In her article, "The Art of Digital Storytelling," Bernajean Porter provides a brief description of what Digital Storytelling is, which I am not going to recount in this blog. What I would like to address are the elements that Porter claims are essential for creating an effective Digital Story: Living in the Story and Unfolding a Lesson Learned.
When she says that an author needs to "live" in his or her story, Porter is simply reminding Digital Storytellers that it's the story that matters the most, not the technology used to tell it. Stories need to resonate with their readers / viewers on a personal level. Good storytellers create this resonance by recounting their experiences and universalizing them so that we can see ourselves in the tale.
We can taste the freshly grown tomatoes.
We can smell the brine wafting off the tide pools at low tide.
Creating these sensory details pulls us in. Without them, we do not have a frame of reference in which we can access the storyteller's intended lesson, which is the second element that Porter feels is necessary for crafting a memorable Digital Story. At some point, in almost every story, we are going to ask ourselves, "Why am I reading this?" Or, "Why am I watching this?" If our answer is, "I don't know," than we have a pretty strong indicator that the storyteller has failed to include a lesson in their narrative.
Failing to finish a book or movie once bothered me a great deal. Now that I am a bit older (and wiser?), I have no issue setting aside a story that is not teaching me something. Even if I am learning something I already know, I will continue to engage with a story if it satisfies Porter's Living in the Story element.
So, Bernajean Porter, thank you for reminding us Digital Storytellers that if our story is not personally engaging or fails to teach a lesson or, gasp, does not do either, it is a story that is not worth telling.
Opinions? Thoughts? Please feel free to leave them below.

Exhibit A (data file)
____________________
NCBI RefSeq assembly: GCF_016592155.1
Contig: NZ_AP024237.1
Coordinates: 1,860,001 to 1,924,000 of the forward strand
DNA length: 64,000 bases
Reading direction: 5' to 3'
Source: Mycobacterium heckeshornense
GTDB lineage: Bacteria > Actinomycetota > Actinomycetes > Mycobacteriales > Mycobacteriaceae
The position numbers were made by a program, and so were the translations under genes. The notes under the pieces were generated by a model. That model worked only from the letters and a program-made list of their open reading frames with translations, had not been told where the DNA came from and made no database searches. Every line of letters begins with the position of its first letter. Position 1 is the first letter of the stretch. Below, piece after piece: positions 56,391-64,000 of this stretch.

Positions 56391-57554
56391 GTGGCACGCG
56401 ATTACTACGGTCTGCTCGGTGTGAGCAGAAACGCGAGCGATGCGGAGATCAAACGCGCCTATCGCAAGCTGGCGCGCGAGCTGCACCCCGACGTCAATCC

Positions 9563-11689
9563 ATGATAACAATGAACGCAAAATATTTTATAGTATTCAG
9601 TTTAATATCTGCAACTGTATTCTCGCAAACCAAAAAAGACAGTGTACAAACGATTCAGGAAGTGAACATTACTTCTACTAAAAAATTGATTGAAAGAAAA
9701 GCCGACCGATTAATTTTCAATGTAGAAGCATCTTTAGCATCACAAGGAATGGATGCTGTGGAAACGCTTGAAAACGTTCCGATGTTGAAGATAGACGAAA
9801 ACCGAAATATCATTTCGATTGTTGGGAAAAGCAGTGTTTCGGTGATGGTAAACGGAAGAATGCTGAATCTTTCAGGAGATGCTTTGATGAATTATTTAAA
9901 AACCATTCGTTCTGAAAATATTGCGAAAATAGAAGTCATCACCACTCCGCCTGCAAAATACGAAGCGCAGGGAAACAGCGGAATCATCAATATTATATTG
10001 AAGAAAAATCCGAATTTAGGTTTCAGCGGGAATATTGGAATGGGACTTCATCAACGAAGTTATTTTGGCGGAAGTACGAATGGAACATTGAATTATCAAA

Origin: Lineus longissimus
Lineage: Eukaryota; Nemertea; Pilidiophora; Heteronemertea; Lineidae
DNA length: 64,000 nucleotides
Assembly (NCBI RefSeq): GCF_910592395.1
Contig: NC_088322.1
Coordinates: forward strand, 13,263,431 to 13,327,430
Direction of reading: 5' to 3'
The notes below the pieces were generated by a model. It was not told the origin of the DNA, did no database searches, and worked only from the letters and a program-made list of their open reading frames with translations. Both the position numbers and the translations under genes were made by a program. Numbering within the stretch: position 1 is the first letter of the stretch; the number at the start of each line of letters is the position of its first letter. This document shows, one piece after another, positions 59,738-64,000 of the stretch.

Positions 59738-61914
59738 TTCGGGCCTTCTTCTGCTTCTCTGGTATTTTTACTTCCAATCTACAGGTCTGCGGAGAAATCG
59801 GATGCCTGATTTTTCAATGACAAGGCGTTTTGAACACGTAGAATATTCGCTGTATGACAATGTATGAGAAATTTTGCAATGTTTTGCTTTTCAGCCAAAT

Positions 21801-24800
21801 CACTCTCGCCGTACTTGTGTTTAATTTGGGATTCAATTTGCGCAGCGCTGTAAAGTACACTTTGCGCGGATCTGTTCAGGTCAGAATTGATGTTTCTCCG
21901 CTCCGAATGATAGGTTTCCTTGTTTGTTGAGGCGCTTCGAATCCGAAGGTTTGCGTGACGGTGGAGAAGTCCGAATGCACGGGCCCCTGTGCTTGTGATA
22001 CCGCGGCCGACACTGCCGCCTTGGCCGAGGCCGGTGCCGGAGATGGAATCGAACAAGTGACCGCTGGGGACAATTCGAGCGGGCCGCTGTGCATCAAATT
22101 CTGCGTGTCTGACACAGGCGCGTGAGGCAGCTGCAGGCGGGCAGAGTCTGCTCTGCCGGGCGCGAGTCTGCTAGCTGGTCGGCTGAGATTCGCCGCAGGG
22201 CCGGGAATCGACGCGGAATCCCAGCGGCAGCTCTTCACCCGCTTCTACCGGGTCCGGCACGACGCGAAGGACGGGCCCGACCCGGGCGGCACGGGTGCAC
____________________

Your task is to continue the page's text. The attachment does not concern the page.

In "A Struggle Within Reach," Jacinta tells the story of Lucha Alcanzable, an indigenous Mayan woman living in Peru. Lucha’s father believes that she should discontinue her schooling so that she can get married, have children, and take care of her family. However, Lucha has plans of her own. She wants to continue learning so that she can help others in her community. Through hard work and dedication, Lucha eventually earns her college degree.
Using Jason Ohler’s Digital Storytelling Assessment Traits, I decided to review this story using the following criteria: Story, Project Planning, and Sense of Audience.
I thought this story was well told and engaging. Not only did Lucha need to overcome poverty and her father’s lack of support, she also had to transcend cultural expectations of a woman’s role in society. The ending was quite satisfying. Lucha tells women “that we have equal rights. Start your struggle today for a better future!” I think this story would be inspiring for anyone striving to overcome adversity and continue their education.
This project showed the proper amount of project planning. Jacinta culled a lot of photos from various stages of Lucha’s life (childhood, adolescence, etc.). She shot additional footage of Lucha, which combined well with more recent photos to give the audience a sense of Lucha in the present-day. Jacinta also chose to use Mayan music in the soundtrack, which lent the video a sense of authenticity that might have been lost had she chosen to use a more western style of music. My only criticism would be the ratio of photos to video. This story is very photo heavy. I think some video of Lucha teaching would help the viewer connect to her in a more personal way.
SENSE OF AUDIENCE
This video was categorized in the “Education” section on StoryCenter’s website. Thus, its primary audience seems to be teachers. A story detailing one woman’s struggle to earn her college degree is sure to resonate with teachers. Jacinta was wise to detail how Lucha is using her education to benefit others in her community. Such philanthropy lies at the heart of teaching, a point that the audience will no doubt appreciate.
Overall, I think “A Struggle Within Reach” is a well made video that tells a story worth hearing. Its intended audience, teachers, always appreciates an “underdog” story of a person overcoming seemingly insurmountable odds in order to continue their education. I believe that anyone, especially teachers, can find something in this story that will speak to them.
“Some see the format and process of remix itself as ideological in nature and part of a larger cultural critique of ideas and assumptions about authorship or the ownership of art. For this reason, reworking parts of the existing music canon (e.g., a Beatles song, a Beethoven symphony) and re-envisioning it is seen as a political act.”